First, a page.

A new study suggests that melatonin, a hormone that regulates the sleep-wake cycle and is commonly used as an over-the-counter sleep aid, may be a viable treatment option for COVID-19.
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Amazon fires cause Brazil's CO2 emissions to jump amid pandemic
Forest fires have sent carbon dioxide emissions soaring in Brazil over the past two years, undermining efforts by the government of President Jair Bolsonaro to restore the country's environmental credentials.
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Groups fight to keep gray wolf protections for most of US
Wildlife advocates and environmental groups have announced that they are challenging the removal of federal protections for gray wolves across most of the U.S.
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Groups fight to keep gray wolf protections for most of US
Wildlife advocates and environmental groups have announced that they are challenging the removal of federal protections for gray wolves across most of the U.S.
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Researchers decode thermal conductivity with light
Groundbreaking science is often the result of true collaboration, with researchers in a variety of fields, viewpoints and experiences coming together in a unique way. One such effort by Clemson University researchers has led to a discovery that could change the way the science of thermoelectrics moves forward.
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Biden May Slow Down Moon Program to Focus NASA on Climate Change
Looking Inward When Joe Biden takes office, NASA may find itself making a hard pivot. The Trump administration brought about a major drive to explore outward, with ambitious goals like sending crewed missions to the Moon and and eventually Mars . But Biden may be less interested in crewed missions, SpaceNews reports , potentially putting them on the backburner for a renewed focus on studying clim
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The impact of COVID-19 nonpharmaceutical interventions on the future dynamics of endemic infections [Ecology]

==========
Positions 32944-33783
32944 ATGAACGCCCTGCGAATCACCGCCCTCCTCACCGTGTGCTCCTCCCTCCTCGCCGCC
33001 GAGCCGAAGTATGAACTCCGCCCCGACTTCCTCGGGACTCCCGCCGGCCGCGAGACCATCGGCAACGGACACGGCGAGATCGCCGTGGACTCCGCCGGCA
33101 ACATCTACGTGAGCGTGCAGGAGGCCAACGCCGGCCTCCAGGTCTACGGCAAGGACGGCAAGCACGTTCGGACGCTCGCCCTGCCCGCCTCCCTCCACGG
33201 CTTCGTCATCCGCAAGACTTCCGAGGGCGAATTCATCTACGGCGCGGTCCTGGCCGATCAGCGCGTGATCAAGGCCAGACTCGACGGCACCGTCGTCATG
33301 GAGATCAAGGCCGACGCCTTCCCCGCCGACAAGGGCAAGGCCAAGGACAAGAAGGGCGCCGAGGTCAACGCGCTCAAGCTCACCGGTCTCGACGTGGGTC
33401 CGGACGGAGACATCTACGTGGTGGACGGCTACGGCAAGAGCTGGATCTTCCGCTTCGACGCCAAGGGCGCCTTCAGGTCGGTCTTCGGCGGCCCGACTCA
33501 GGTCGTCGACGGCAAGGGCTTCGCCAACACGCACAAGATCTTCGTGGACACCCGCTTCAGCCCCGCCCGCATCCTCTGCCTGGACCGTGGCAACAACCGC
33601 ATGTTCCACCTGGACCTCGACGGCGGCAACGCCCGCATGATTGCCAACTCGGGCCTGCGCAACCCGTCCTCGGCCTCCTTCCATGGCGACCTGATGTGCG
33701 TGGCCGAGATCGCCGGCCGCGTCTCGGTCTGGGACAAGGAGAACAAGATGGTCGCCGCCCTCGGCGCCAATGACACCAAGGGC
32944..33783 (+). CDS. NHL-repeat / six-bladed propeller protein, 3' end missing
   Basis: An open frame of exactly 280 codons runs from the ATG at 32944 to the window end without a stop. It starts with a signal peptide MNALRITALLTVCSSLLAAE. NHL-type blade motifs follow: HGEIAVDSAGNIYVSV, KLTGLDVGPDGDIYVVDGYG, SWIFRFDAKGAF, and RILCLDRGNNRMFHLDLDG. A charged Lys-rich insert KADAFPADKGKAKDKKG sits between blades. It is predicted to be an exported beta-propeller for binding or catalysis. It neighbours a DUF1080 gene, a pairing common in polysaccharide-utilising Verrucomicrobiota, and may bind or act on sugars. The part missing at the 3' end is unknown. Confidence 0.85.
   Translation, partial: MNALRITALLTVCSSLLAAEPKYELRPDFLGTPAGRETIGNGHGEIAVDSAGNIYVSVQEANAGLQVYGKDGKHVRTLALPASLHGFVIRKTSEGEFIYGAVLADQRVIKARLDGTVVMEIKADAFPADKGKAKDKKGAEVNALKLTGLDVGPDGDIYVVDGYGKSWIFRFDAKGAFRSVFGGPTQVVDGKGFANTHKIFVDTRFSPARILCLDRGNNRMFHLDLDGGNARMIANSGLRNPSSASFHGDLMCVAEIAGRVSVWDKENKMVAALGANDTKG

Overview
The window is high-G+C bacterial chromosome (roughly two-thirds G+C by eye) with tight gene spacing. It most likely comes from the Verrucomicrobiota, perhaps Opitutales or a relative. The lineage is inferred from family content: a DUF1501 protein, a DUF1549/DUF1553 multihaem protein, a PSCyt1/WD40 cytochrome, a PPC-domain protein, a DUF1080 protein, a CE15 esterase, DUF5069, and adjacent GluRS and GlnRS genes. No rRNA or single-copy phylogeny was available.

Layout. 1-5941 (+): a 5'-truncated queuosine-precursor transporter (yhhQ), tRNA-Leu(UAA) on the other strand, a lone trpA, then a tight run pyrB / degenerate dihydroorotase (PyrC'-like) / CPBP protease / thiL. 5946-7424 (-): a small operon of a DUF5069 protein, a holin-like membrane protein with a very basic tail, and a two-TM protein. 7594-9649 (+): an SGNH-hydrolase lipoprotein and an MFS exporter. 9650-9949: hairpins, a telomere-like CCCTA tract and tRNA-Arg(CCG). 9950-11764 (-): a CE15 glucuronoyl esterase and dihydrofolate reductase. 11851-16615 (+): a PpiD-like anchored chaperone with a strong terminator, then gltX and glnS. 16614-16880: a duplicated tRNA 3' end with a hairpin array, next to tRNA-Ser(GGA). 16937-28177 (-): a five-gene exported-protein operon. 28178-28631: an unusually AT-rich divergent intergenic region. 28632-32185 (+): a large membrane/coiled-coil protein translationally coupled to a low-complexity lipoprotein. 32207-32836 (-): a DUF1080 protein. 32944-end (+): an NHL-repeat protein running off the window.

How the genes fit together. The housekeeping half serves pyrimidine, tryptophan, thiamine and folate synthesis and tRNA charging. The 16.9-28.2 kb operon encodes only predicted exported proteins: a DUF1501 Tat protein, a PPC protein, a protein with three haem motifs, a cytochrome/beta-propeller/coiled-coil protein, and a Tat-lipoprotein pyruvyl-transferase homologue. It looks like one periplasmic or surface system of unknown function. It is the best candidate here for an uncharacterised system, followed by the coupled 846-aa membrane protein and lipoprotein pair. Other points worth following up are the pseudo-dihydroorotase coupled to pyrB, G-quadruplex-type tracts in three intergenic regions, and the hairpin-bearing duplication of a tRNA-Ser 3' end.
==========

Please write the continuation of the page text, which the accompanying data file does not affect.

Nonpharmaceutical interventions (NPIs) have been employed to reduce the transmission of severe acute respiratory syndrome coronavirus 2 (SARS-CoV-2), yet these measures are already having similar effects on other directly transmitted, endemic diseases. Disruptions to the seasonal transmission patterns of these diseases may have consequences for the timing and severity of…
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Identification of a brainstem locus that inhibits tumor necrosis factor [Immunology and Inflammation]
In the brain, compact clusters of neuron cell bodies, termed nuclei, are essential for maintaining parameters of host physiology within a narrow range optimal for health. Neurons residing in the brainstem dorsal motor nucleus (DMN) project in the vagus nerve to communicate with the lungs, liver, gastrointestinal tract, and other…
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Superconductivity, correlated insulators, and Wess-Zumino-Witten terms in twisted bilayer graphene [Physics]
Recent experiments on twisted bilayer graphene have shown a high-temperature parent state with massless Dirac fermions and broken electronic flavor symmetry; superconductivity and correlated insulators emerge from this parent state at lower temperatures. We propose that the superconducting and correlated insulating orders are connected by Wess–Zumino–Witten terms, so that defects…